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0

You should get total and result array separately. Total is to create the page numbers and result array will give you limited data for each pages. Refer the below code. if (isset($_POST['list_position']) && $_POST['list_position'] != 'Select by Position'){ $list_position= $_POST['list_position']; $totalPosition= $wpdb->get_var("SELECT ...


0

as per the answer given by Tim Malone, I have this working code: /* Activate Hook Plugin */ register_activation_hook(__FILE__, 'ulh_add_user_logins_table'); /* call when plugin is activated */ function ulh_add_user_logins_table() { global $wpdb; $charset_collate = $wpdb->get_charset_collate(); ...


1

register_activation_hook() only attaches a function to run on activation of your plugin, not on updating. See the docs for full details, particularly this part: 3.1 : This hook is now fired only when the user activates the plugin and not when an automatic plugin update occurs (#14915). Of course, you could force your hook to run by deactivating and ...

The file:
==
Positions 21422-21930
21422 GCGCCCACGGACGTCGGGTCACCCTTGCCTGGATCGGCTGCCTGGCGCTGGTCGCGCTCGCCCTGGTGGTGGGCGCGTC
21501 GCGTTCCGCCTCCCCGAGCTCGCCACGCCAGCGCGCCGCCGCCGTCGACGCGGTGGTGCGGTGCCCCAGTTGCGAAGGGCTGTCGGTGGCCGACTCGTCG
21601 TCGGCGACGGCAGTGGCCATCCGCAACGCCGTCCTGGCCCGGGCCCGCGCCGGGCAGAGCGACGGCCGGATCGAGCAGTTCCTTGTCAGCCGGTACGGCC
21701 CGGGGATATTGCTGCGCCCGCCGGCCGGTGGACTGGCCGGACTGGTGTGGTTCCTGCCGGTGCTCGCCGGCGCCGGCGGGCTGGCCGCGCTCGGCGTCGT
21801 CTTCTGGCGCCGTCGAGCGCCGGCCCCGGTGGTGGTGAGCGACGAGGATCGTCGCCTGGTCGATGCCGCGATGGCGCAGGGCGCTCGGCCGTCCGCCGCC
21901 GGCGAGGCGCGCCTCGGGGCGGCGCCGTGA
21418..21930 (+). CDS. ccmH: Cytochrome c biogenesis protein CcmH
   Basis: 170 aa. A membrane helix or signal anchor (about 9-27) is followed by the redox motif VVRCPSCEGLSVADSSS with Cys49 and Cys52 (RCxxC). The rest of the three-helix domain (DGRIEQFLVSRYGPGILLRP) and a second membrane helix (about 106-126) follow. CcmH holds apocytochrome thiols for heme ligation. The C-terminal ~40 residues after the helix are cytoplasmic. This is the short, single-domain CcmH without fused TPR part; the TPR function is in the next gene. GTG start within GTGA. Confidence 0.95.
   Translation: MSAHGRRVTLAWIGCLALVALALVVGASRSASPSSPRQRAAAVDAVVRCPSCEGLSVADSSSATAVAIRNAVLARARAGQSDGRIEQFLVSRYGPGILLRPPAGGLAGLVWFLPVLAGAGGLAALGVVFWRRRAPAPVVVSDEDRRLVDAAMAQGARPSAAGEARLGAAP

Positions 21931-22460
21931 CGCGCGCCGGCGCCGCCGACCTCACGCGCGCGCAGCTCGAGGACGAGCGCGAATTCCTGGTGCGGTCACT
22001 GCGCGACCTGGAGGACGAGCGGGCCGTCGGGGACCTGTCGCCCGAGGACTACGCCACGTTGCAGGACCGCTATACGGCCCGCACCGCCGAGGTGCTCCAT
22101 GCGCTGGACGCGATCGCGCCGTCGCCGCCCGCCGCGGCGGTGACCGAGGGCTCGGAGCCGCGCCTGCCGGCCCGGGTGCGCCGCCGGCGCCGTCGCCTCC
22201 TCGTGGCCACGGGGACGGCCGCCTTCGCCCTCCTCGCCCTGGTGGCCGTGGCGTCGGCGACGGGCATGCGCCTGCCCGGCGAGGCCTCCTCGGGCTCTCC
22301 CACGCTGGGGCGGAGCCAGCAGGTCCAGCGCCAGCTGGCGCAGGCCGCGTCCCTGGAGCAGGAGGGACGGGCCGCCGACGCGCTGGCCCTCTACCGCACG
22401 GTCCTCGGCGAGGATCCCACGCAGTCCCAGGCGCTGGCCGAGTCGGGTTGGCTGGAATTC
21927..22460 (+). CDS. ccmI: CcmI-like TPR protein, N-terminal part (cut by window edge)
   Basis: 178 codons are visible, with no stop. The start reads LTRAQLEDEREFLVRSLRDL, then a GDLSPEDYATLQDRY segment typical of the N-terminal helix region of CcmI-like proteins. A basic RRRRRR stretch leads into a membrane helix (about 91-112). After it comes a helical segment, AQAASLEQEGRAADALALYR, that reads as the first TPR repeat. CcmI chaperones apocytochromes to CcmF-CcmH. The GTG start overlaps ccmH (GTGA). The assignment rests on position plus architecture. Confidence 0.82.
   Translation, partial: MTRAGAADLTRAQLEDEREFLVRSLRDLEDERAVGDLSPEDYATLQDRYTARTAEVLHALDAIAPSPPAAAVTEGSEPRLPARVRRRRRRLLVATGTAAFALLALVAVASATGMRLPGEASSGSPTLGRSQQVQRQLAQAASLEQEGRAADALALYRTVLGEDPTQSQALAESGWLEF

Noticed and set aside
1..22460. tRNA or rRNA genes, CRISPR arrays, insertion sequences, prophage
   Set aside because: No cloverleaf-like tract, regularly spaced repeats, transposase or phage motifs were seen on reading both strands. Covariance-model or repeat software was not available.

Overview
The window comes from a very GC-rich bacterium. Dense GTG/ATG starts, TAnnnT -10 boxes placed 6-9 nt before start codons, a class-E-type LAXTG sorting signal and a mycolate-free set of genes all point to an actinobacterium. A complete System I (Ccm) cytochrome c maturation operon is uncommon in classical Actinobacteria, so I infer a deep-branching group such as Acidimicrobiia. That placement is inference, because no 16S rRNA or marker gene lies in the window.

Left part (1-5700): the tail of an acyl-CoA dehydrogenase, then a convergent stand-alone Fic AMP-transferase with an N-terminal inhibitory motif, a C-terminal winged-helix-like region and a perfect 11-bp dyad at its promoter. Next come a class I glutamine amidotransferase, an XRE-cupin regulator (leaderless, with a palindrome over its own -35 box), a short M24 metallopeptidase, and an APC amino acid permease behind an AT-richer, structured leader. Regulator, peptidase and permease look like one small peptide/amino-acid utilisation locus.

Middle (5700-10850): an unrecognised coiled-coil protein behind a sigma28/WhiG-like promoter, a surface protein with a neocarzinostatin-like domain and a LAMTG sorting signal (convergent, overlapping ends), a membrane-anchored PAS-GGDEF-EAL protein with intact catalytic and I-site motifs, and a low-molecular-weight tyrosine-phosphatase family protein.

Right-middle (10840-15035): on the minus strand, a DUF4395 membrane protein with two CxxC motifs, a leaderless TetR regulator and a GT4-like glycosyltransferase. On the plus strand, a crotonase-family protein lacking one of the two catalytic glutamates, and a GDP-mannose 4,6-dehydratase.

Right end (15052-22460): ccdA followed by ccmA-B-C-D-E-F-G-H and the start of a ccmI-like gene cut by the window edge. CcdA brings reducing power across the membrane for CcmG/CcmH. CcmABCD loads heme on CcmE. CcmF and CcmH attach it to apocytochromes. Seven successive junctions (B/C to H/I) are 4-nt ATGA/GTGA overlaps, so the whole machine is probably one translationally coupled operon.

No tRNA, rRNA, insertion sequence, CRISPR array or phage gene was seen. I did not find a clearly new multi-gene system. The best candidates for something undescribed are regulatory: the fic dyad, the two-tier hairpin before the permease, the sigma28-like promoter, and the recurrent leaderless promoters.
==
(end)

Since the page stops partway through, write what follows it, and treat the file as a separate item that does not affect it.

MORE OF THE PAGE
2

This is actually not that hard, but you will have to excuse me for keeping it high level because this is just a stupid thing to do as all things which are security by obscurity. All you need to do is write your WPDB driver, which inherits the WPDB class. Place it in /wp-content/db.php file and make sure to initialize the global $wpdb object with your class. ...


0

WordPress uses a single table prefix for all tables and I always set a different prefix for each site I build to improve security. You could tell your client that security is even better if you do this for all tables.


1

My choice would be to use WP_List_Table. If you continue reading the Codex it makes it clear that it is commonly used by third party code. "Someday" it might go away, but I doubt it will happen abruptly (if at all). If it does change, there will probably be a newer solution to replace it. EDIT: Another thought. if you feel really can't use WP_List_Table ...


1

Why not extend WP_List_Table? It creates responsive tables that collapse to an accordion when the table width exceeds the screen size. See Class Reference/WP List Table. You might take a look at the code in this plugin to get started: Custom List Table Example


-1

You can make tables responsive using CSS. I recommend applying a class to the , and referencing that class in CSS code setting dimensions to percentages. ...Something like will respond very well to .respond {width:100%; height: 100%}. If you want the responsiveness to be really awesome, you can address different devices explicitly in CSS using media ...



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